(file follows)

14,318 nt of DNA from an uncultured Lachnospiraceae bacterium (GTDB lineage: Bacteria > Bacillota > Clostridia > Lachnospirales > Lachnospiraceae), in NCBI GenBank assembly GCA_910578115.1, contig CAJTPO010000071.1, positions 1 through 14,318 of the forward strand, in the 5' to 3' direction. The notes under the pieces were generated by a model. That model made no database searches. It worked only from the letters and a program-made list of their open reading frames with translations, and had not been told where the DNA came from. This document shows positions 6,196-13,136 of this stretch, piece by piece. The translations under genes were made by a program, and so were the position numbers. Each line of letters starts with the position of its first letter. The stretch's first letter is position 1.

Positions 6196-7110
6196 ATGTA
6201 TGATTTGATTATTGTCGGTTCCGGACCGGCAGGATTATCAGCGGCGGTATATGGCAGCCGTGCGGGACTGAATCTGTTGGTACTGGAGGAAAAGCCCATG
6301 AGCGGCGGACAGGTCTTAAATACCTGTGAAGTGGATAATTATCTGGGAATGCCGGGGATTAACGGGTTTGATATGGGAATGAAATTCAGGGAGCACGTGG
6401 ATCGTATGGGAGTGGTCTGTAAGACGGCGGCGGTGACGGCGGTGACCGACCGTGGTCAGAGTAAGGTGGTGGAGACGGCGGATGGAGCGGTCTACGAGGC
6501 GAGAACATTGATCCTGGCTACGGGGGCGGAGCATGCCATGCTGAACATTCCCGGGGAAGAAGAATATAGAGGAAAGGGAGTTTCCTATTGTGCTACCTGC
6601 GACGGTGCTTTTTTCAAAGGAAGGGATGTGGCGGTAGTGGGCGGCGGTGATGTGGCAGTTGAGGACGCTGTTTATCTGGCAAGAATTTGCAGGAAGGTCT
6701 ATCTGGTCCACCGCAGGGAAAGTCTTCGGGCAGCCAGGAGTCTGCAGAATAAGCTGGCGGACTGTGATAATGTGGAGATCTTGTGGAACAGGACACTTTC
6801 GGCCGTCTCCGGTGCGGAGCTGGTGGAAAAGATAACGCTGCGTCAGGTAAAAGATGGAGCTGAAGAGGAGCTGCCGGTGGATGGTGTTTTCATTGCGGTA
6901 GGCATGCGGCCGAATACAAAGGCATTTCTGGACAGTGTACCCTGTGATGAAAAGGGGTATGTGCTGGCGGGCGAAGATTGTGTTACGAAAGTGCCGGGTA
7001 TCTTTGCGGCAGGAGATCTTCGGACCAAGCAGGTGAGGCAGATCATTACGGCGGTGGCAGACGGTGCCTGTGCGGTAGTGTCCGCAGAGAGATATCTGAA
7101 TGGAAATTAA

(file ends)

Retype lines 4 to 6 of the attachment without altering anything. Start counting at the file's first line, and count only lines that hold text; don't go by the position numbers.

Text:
6201 TGATTTGATTATTGTCGGTTCCGGACCGGCAGGATTATCAGCGGCGGTATATGGCAGCCGTGCGGGACTGAATCTGTTGGTACTGGAGGAAAAGCCCATG
6301 AGCGGCGGACAGGTCTTAAATACCTGTGAAGTGGATAATTATCTGGGAATGCCGGGGATTAACGGGTTTGATATGGGAATGAAATTCAGGGAGCACGTGG
6401 ATCGTATGGGAGTGGTCTGTAAGACGGCGGCGGTGACGGCGGTGACCGACCGTGGTCAGAGTAAGGTGGTGGAGACGGCGGATGGAGCGGTCTACGAGGC